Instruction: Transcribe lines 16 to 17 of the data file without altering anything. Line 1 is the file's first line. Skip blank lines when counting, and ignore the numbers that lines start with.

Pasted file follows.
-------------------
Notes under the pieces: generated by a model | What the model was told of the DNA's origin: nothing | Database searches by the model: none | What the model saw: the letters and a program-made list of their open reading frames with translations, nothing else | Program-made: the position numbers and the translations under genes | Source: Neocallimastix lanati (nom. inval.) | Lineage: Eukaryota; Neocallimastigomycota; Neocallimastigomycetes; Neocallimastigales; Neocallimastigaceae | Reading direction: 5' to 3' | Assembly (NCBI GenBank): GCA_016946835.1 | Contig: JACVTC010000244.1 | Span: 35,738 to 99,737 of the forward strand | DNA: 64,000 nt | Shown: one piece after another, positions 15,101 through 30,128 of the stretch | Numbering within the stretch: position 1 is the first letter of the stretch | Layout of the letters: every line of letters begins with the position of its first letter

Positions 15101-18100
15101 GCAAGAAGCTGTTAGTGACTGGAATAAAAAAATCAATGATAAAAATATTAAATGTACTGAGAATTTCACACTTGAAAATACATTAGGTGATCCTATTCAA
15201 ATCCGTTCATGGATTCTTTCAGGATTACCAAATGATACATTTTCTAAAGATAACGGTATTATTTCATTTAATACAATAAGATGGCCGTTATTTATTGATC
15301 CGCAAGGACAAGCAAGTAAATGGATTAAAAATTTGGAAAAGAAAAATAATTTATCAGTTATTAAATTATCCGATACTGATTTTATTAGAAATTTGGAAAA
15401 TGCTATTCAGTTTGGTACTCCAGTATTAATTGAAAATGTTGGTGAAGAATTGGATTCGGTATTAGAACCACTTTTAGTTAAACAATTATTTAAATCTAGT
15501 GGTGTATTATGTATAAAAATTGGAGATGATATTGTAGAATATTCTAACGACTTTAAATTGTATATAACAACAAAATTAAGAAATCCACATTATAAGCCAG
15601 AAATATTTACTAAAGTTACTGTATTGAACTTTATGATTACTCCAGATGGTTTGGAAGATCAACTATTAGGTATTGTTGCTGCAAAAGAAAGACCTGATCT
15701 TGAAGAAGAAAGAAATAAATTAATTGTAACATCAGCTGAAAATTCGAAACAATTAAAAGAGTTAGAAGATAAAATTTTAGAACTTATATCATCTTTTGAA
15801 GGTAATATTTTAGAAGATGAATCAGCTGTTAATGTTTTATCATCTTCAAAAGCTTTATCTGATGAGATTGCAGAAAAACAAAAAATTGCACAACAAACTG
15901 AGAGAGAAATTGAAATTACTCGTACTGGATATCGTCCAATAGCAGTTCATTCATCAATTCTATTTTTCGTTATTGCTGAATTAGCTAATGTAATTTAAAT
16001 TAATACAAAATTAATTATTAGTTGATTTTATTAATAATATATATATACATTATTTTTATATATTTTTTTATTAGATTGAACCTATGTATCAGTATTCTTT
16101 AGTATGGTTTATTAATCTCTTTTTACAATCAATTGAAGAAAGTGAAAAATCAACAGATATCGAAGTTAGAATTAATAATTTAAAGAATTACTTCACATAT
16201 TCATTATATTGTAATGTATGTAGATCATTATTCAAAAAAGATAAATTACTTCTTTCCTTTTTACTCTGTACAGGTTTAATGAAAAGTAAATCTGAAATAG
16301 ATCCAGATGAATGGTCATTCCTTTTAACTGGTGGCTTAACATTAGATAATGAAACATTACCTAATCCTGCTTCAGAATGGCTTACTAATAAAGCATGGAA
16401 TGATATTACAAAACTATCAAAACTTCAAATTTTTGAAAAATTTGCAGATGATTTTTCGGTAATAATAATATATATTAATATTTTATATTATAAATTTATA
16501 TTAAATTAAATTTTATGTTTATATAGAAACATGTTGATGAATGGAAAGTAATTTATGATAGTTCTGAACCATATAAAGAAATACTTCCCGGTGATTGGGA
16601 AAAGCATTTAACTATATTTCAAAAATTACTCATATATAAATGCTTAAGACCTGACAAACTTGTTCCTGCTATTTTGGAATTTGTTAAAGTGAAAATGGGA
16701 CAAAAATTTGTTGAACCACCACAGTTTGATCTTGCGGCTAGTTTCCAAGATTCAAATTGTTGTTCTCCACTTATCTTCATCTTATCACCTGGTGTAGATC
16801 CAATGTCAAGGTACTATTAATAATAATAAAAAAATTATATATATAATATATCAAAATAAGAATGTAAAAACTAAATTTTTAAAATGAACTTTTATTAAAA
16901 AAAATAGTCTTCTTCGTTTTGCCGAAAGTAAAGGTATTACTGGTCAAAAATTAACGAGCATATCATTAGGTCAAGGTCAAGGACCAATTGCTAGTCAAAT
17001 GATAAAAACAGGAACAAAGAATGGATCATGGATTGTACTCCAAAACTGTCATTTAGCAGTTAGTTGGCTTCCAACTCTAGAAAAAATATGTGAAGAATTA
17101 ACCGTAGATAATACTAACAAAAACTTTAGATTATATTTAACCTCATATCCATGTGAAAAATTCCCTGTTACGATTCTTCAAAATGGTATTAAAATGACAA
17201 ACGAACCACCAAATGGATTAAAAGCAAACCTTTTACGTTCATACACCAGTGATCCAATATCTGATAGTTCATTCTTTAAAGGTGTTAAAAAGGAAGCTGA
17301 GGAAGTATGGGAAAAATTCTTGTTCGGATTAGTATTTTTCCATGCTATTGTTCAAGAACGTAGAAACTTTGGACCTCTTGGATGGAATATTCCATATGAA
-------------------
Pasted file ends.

16401 TGATATTACAAAACTATCAAAACTTCAAATTTTTGAAAAATTTGCAGATGATTTTTCGGTAATAATAATATATATTAATATTTTATATTATAAATTTATA
16501 TTAAATTAAATTTTATGTTTATATAGAAACATGTTGATGAATGGAAAGTAATTTATGATAGTTCTGAACCATATAAAGAAATACTTCCCGGTGATTGGGA